The American Constitution, therefore, is the only element left in determining whether or not the southern states had a right to secession in 1861.   As discussed in his chapter on the origins of constitutions, a constitution is not something created, as man is a creature not a creator. Under the auspices of this same argument, the U.S. Constitution is understood by Brownson as, “Two-fold, written and unwritten, the constitution of the people and the constitution of the government.”[9] This unwritten constitution is what Brownson refers to as the Providential constitution. To Brownson, this Providential constitution is not something created but rather comes into existence along side the nation.[10] The American Providential constitution is unique to the United States and never seen elsewhere in the world. Our Constitution is made up of both sovereign and dependent states, and is neither a confederacy nor centralized state.[11] We are still yet one people divided into states but still united. “The Union and the States were born together, are inseparable in their constitution…”[12] The United States Constitution declares the American people as, “We the people of the United States…” And as such, the American people are united together rather than a loose confederacy of sovereign nations with mutual interests.[13]

The origins of the American system and the nature of the American Constitution are seen most clearly through Brownson’s understanding of territorial democracy. The thirteen original colonies that formed together as the United States of America did not exist under their own authority. They were created by the authority of the King of England and joined together as United Colonies under the authority of the Continental Congress. The various states that have come into the Union since the creation of the United States Constitution can only do so under the authority of the United States Congress.[14] The individuals living within a given territory are granted democracy within their given territory, but that territory does not have sovereign authority. Rather, it is subject totally to the United States Congress. The people living in the territory, “are subjects of the United States, without any political rights whatever, and, though a part of the population, are no part of the sovereign people of the United States.”[15] Or more simply put, are not citizens. The people of the territory are given the authority by the United States to, “meet in convention, draw up and adopt a constitution declaring or assuming them to be a State, elect State officers, senators, and representatives in the State legislature, and representatives and senators in Congress, but they are not yet a state.”[16]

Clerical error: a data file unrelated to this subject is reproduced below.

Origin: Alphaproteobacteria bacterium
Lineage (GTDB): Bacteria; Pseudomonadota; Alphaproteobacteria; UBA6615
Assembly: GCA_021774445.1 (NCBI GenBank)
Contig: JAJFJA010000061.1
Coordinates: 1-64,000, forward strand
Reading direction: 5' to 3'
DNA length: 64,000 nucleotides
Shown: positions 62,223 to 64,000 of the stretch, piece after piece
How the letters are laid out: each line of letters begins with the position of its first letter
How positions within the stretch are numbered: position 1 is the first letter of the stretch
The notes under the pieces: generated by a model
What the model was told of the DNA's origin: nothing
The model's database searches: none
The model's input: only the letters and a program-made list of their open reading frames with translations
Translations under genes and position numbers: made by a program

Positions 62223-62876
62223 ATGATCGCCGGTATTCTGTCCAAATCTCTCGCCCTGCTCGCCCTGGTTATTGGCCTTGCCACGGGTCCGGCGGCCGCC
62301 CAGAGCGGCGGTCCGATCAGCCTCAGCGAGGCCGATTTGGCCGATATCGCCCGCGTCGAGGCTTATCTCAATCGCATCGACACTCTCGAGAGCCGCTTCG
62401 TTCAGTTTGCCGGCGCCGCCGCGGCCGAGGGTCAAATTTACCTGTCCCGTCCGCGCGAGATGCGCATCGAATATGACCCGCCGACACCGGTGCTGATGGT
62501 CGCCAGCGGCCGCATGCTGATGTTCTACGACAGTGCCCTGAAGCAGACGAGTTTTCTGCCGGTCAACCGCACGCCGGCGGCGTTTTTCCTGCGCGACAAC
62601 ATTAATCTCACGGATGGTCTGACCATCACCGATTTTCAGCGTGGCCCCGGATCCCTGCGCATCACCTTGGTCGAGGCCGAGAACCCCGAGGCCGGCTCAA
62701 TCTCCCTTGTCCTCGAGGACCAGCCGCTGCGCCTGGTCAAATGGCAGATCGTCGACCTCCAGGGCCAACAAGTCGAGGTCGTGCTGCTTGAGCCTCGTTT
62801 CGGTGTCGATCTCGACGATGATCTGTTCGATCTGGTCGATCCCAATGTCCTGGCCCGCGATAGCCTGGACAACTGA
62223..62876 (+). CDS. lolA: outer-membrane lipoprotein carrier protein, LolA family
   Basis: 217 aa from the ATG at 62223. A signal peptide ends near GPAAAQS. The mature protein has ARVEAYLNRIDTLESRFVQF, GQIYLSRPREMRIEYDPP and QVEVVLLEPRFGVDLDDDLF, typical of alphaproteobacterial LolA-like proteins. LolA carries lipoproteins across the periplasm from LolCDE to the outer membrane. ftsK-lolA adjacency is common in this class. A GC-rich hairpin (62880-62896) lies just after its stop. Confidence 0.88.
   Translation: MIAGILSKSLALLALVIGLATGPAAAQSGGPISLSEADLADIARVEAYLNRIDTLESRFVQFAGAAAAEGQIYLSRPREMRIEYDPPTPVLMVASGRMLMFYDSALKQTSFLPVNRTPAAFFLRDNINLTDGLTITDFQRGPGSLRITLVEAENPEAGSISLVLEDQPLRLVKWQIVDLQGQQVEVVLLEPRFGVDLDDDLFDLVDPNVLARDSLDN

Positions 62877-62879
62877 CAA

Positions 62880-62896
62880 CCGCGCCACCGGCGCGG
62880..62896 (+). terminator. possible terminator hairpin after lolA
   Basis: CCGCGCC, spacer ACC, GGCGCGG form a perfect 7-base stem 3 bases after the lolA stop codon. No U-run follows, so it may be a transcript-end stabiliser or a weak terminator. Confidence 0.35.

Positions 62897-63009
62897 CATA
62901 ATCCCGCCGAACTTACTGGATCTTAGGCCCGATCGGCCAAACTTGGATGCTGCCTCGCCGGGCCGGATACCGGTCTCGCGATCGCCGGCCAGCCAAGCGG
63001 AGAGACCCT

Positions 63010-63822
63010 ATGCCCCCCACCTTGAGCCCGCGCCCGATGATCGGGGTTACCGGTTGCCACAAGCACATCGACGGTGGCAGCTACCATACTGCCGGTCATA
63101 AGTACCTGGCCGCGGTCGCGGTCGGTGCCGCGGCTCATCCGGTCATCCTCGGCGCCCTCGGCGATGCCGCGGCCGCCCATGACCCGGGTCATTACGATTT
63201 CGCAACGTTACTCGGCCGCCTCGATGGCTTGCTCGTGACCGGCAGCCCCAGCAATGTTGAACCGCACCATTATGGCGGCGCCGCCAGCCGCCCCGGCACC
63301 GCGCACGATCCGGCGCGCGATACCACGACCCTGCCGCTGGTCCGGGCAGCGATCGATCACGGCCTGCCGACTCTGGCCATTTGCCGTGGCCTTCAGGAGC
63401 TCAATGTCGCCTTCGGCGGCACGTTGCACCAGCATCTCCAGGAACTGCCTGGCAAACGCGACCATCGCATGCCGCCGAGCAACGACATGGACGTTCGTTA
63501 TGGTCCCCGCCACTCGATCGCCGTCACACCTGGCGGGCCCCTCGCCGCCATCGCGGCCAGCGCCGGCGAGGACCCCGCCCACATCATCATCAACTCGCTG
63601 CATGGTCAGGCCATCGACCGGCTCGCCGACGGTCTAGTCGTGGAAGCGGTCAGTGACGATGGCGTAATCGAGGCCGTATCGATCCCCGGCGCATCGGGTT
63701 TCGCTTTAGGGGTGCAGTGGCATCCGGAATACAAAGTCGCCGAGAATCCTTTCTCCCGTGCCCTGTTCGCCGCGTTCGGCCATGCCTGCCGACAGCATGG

Thus, when a territory becomes a State and the people of that territory go from being subjects to citizens of the United States that State only exists by the will and authority of the United States Congress. None of the States exist by themselves with sovereign authority. Brownson demonstrates this time and again as showing that society and government are not created and that the United States is the sovereign and not the individual states. As a result, Secession of the various states in 1861 could not be legally permitted as they had no authority independent of the United States to secede from the Union. From the time the first colonies were settled to when the territories became states, the individual states depended upon an outside authority for their creation. As such, outside the Union they are not states.

[1] Brownson, Orestes. The American Republic. ( Delaware: Intercollegiate Studies Institute, 2003) pg. 12

[2] Ibid. 13

[3] “But it is never lawful to resist the rightful sovereign, for it can never be right to resist right, and the rightful sovereign is the constitutional exercise of his power can never be said to abuse it.” Ibid. 17

[4] Ibid 19-20

[5] Ibid. 23

[6] Ibid. 34

[7] Ibid. 136

[8] “If the several States of the Union were severally sovereign states when they met in the convention…” Ibid. 127

[9] Ibid. 141

[10] Ibid. 141, “It is Providential, not made by the nation, but born with it.”

[11] Ibid 141, “The unwritten or Providential constitution of the United States is peculiar…”

[12] Ibid 144

[13] Ibid. 145 “united, not confederate States.”

[14] Ibid. 145 “Even then it was felt that the organization and constitution of a State in the Union could be regularly effected only by the permission of the Congress; and no Territory can, it is well know, regularly organize itself as a State…”

[15] Ibid. 146

[16] Ibid. 146